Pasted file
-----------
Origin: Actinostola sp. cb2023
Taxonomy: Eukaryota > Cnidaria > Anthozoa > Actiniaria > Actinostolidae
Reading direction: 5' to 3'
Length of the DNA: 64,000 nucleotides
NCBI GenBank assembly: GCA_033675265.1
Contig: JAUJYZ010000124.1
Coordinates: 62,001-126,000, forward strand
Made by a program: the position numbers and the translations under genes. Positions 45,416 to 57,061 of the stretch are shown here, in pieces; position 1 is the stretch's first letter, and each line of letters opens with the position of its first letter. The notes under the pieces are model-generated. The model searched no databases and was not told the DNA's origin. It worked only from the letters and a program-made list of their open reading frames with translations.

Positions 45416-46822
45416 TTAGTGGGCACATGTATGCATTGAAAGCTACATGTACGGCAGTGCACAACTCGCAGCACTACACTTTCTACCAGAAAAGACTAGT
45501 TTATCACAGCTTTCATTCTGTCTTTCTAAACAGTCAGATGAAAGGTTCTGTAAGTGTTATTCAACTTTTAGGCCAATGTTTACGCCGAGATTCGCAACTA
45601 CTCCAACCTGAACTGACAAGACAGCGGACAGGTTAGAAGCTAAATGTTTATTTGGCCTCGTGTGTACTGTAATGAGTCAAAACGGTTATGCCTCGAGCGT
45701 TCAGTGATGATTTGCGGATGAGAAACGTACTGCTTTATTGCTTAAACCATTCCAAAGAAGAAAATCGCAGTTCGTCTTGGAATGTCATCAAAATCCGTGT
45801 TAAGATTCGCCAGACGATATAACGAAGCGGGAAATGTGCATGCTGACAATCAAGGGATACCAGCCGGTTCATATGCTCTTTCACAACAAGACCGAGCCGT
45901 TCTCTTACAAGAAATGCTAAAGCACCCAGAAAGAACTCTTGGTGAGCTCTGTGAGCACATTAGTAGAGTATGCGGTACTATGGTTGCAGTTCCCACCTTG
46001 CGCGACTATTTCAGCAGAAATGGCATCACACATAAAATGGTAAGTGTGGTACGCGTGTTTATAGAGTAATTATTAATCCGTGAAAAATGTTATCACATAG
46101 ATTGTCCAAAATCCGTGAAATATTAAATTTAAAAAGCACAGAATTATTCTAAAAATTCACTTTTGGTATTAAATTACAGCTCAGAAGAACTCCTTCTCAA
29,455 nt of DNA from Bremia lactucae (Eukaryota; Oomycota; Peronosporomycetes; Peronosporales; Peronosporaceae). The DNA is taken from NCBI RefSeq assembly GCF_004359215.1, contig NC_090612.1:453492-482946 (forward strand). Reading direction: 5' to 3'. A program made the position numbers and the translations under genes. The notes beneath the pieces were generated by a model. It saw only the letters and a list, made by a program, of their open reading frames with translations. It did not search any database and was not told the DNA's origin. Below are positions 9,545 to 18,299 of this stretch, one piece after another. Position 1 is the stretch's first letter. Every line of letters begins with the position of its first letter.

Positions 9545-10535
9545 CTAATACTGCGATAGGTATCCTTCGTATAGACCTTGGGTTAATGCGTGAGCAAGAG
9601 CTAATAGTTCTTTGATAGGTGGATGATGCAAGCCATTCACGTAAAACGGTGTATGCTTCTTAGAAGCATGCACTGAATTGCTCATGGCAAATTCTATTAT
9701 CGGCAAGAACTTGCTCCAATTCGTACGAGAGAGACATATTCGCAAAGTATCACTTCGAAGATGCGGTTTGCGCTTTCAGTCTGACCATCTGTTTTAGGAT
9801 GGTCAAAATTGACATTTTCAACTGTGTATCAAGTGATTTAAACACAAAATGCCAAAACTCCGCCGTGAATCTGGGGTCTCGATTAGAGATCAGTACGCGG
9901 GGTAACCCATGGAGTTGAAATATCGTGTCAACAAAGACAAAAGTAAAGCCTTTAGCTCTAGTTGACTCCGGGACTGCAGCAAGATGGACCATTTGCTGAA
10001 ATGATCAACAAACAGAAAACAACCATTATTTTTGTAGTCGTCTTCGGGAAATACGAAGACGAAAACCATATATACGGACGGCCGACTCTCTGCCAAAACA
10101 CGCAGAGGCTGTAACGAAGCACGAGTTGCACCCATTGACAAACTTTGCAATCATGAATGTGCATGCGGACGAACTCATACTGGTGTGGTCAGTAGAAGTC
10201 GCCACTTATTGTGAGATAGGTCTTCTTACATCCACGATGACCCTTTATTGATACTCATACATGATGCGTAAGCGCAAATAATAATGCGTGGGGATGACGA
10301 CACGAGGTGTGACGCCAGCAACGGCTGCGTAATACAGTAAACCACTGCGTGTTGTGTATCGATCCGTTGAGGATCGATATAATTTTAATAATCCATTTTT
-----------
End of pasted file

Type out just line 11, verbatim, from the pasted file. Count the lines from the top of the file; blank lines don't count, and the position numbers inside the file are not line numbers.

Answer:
45501 TTATCACAGCTTTCATTCTGTCTTTCTAAACAGTCAGATGAAAGGTTCTGTAAGTGTTATTCAACTTTTAGGCCAATGTTTACGCCGAGATTCGCAACTA